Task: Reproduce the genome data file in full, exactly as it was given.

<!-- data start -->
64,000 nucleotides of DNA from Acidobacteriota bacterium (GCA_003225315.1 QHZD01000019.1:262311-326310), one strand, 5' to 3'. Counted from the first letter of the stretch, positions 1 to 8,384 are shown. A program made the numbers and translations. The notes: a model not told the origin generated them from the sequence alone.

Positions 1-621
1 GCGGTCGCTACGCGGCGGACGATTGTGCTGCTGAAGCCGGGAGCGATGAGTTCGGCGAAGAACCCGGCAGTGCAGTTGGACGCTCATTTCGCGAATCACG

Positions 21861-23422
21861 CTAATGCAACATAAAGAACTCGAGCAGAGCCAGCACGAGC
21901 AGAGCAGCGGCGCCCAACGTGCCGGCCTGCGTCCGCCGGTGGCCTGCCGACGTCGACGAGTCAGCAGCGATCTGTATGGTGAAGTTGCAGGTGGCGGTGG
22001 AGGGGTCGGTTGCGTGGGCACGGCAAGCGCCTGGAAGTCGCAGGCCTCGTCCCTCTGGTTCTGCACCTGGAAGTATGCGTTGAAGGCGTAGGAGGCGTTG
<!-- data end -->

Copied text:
64,000 nucleotides of DNA from Acidobacteriota bacterium (GCA_003225315.1 QHZD01000019.1:262311-326310), one strand, 5' to 3'. Counted from the first letter of the stretch, positions 1 to 8,384 are shown. A program made the numbers and translations. The notes: a model not told the origin generated them from the sequence alone.

Positions 1-621
1 GCGGTCGCTACGCGGCGGACGATTGTGCTGCTGAAGCCGGGAGCGATGAGTTCGGCGAAGAACCCGGCAGTGCAGTTGGACGCTCATTTCGCGAATCACG

Positions 21861-23422
21861 CTAATGCAACATAAAGAACTCGAGCAGAGCCAGCACGAGC
21901 AGAGCAGCGGCGCCCAACGTGCCGGCCTGCGTCCGCCGGTGGCCTGCCGACGTCGACGAGTCAGCAGCGATCTGTATGGTGAAGTTGCAGGTGGCGGTGG
22001 AGGGGTCGGTTGCGTGGGCACGGCAAGCGCCTGGAAGTCGCAGGCCTCGTCCCTCTGGTTCTGCACCTGGAAGTATGCGTTGAAGGCGTAGGAGGCGTTG